Bosnia-Herzegovina: The war visible in a museum, 30 years on

The Bosnia-Herzegovina War lasted from March 1992 to December 1995. Three decades later, the after-effects are still visible, and the conflict in Ukraine reawakens old demons.

By Jean-Charles Putzolu – Mostar

The old town of Mostar in Bosnia Herzegovina offers its visitors the possibility to visit a “War and Genocide Museum”. Created from scratch four years ago by a small number of volunteers anxious to keep alive the memory of the war that tore the former Yugoslav republic apart between 1992 and 1995, the museum is made up of numerous personal stories.

At the time of its creation, the exhibition was housed in a single room. Then the inhabitants of Mostar began to bring more objects and their experiences. The museum had to move and expand in order to display everything.

The story of Dr. Eniz Begic

The clothes and shoes amid the human remains found in the countless mass graves scattered throughout Bosnia reveal the experience of the people of Mostar.

We learn of the story of Dr. Eniz Begic, a Bosnian Muslim doctor, who before the war, treated all his patients without asking if they were Croats, Serbs or Bosnians. He was arrested by the Bosnian Serbs, under the leadership of General Ratko Mladic, and he was taken to the Omarska concentration camp.

One of the doctor’s patients shared his testimony with the museum. The patient recounts that he went in search of the doctor until, through the help of a friendly Bosnian-Serb soldier, he was able to send food to the doctor everyday because he had sworn that the doctor would not lack anything throughout his detention.

At the end of the war, the doctor was never found but testimonies from the detention camp revealed that Dr. Begic regularly distributed the food that came to him to the other prisoners “without keeping anything for himself”. The circumstances around his death are still unclear.

The pictures of seven brothers killed during the war on a table in the museum

The pictures of seven brothers killed during the war on a table in the museum

The museum is full of testimonies such as this one. It also contains many photos taken by prisoners or soldiers that were not shown in the press at that time. Videos are also projected to visitors. They offer the account of direct witnesses of the worst moments of Mostar, of UN peacekeepers, who in highlight the insufficiency of their manpower to protect the civilians at the arrival of the Bosnian Serb troops. Many summary executions are also documented.

A shadow of the war in Ukraine

When entering this small museum, it is impossible not to make a similar connection with the war raging today between Russia and Ukraine. The parallel can be made by looking at each photo, by reading the testimonies.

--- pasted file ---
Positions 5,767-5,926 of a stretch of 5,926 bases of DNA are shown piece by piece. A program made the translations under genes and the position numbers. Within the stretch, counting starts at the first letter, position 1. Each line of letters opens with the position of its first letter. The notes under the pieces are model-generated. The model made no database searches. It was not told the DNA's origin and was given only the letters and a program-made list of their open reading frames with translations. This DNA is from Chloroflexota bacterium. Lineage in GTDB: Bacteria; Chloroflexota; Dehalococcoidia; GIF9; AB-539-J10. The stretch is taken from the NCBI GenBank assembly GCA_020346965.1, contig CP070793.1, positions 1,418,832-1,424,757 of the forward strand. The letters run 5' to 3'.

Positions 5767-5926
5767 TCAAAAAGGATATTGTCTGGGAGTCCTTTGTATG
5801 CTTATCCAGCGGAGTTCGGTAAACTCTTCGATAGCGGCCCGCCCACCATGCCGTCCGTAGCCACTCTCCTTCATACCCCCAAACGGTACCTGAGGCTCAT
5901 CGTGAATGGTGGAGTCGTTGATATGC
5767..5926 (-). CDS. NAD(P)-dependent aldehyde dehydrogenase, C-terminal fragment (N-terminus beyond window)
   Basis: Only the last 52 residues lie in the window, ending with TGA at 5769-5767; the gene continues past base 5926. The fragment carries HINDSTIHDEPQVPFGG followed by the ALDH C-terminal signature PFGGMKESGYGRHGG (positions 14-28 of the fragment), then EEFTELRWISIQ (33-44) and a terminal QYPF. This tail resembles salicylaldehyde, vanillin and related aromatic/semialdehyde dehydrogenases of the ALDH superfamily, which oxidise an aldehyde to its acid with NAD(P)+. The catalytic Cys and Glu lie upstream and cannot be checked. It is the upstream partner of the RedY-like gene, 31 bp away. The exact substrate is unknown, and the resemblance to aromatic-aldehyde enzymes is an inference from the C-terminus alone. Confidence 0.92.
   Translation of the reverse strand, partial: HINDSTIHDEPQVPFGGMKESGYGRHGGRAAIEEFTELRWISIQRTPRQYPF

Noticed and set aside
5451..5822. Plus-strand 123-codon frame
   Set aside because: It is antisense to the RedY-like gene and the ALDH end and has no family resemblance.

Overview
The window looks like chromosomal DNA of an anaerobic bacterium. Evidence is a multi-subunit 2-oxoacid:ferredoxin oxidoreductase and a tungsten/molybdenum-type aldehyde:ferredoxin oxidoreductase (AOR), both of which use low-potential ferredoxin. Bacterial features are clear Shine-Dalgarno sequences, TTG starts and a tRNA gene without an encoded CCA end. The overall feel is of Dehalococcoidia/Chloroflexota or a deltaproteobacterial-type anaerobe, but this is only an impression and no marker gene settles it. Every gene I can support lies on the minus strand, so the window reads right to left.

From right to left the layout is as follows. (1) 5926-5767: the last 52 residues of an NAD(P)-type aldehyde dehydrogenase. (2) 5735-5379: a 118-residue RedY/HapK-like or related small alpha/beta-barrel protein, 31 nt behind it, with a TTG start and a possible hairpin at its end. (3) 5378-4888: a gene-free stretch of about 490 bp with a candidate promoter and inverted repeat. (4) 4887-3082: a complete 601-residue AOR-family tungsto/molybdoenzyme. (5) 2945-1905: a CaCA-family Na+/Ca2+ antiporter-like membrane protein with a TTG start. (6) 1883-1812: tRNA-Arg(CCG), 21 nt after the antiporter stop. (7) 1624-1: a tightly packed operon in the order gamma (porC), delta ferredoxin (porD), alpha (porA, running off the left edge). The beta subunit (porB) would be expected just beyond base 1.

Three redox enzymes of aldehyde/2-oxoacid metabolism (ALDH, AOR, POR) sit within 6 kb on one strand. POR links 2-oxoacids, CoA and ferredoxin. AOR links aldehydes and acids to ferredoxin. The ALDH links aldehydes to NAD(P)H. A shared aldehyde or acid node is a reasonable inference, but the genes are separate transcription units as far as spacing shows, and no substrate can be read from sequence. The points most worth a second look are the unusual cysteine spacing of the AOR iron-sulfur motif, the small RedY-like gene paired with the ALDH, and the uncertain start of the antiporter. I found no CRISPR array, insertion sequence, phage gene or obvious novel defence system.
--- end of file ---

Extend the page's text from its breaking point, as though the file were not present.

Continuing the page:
In the rear of the museum in Mostar, there is a room covered with messages from visitors in different languages. The most recent writings speak of the war in Ukraine.

A wall in the museum full of messages from visitors

A wall in the museum full of messages from visitors

The contrast with the bustling and noisy activity of the old city is obvious. The war is 30 years old, the pandemic is over, and the tourists are coming back as numerous as before. Bells are ringing, a muezzin is calling for prayer and communities are living together again.

Of the more than 100,000 habitants of Mostar, 48 percent are Croats, 44 percent Bosnians and 4 percent Serbs. The Serbs are the only community that did not return to the city after the war. In fact they were 18 percent of the population before 1992.

However, the current composition of the community has a different pattern. If, before the war, Serbs, Croats and Bosnians lived in the same neighborhoods, today the areas are “ethnically” divided. The Croats are mostly on the west bank of the Neretva, the river that runs through Mostar, while the Bosnians live on the east bank. People pass and work on either side of the bridge without any problems, but the feeling that each community has its own territory remains.

Terraces of Cafés and people walking in the streets of Mostar

Terraces of Cafés and people walking in the streets of Mostar

Another consequence of the war is that there are fewer intermarriages. A blacksmith in the old town explains that he is Muslim but his wife is Catholic. Between two strikes of his hammer on a copper decoration he was working on, the 60-year-old described how he fought with the Bosnian forces when his wife’s cousins were on the other side in the Bosnian Croat armed forces. “All that is in the past,” he says, “we all get together as a family for both Muslim and Christian holidays,” he continues, blaming the current tensions on “politicians” whom he describes as “corrupt.”